Donald Trump donated money to the political campaigns of two state attorneys general and their offices dropped investigations into Trump University.
Trump launched online Trump University courses in 2005. By 2007, negative reports began surfacing about the sales technique for the three-day course. Nevertheless, in 2007 the Bush Administration gave Trump University an indirect endorsement when the Small Business Administration jointly developed an online course, “How to Start a Business on a Shoestring Budget,” with Trump.
By 2010, news organizations began reporting complaints about the three-day course. The Better Business Bureau
Trump University is currently the defendant in three lawsuits, two class-action lawsuits in California and one brought by the state of New York under then-attorney general Eric Schneiderman.
Associated Press mentioned the dropped Florida and Texas lawsuits in a high level overview of the Trump University sales and marketing materials that were unsealed in California this week by court order.
Last year, Trump told the Wall Street Journal:
As a businessman and a very substantial donor to very important people, when you give, they do whatever the hell you want them to do.
Florida AG Pam Bondi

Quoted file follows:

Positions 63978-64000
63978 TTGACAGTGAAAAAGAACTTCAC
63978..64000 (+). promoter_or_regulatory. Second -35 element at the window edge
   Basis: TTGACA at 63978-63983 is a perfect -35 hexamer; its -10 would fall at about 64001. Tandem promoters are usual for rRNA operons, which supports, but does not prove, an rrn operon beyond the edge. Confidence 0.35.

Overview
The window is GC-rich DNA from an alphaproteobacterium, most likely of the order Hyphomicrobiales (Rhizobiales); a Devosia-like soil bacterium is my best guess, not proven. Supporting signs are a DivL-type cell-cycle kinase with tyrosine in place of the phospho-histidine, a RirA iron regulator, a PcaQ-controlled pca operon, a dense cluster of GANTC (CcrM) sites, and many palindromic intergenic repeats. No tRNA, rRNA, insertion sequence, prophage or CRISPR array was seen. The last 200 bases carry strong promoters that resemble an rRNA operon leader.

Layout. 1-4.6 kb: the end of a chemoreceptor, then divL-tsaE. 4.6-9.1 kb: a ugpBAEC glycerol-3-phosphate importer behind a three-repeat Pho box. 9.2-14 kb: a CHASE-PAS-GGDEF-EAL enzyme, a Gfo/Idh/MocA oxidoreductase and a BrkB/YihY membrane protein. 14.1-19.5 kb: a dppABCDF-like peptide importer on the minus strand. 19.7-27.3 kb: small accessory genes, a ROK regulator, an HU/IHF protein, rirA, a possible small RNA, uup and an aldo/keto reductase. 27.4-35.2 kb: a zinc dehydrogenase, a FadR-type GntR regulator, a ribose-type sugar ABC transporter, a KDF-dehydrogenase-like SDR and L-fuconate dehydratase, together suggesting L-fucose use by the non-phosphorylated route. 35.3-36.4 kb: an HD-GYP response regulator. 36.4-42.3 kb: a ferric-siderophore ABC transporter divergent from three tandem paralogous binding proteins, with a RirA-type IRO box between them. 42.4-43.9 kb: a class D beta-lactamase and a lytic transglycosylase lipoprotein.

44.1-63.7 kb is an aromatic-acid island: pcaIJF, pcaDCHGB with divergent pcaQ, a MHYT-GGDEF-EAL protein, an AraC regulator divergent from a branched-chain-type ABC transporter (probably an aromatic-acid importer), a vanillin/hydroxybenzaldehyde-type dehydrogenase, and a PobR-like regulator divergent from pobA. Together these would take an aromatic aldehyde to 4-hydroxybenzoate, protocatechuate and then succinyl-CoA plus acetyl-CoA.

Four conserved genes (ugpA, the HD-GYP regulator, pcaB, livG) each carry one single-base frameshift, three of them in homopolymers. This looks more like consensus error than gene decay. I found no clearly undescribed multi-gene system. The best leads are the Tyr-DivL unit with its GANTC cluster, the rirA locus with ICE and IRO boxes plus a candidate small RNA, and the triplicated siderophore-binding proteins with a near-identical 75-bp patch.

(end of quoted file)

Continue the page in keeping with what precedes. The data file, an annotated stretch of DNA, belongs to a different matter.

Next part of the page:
On September 13, 2013, the Orlando Sentinel ran this story: N.Y.’s Trump U suit draws Florida officials’ attention.
When asked about the lawsuit, the office of Florida Attorney General Pam Bondi said that they were
reviewing the New York lawsuit’s allegations, to determine whether Florida should join the multi-state case…
One month later, the Orlando Sentinel reported that on Sept. 17 the Trump Foundation contributed $25,000 to “And Justice for All”, an
electioneering communication organization, which can accept unlimited donations.
Bondi’s office never took action. Columnist Scott Maxwell writes:
Floridians are still stuck with a serious issue — a top cop who took money from a potential target.
Texas AG Greg Abbott
In Texas, the Houston Chronicle reported that in Texas, the AG’s office conducted a seven-month investigation which included having agents go undercover.
Ultimately, records show, they determined in May 2010 that the program had illegally engaged in false advertising, and they asked their bosses to sue unless the business agreed to pay the state $5.4 million.
The state consumer protection investigation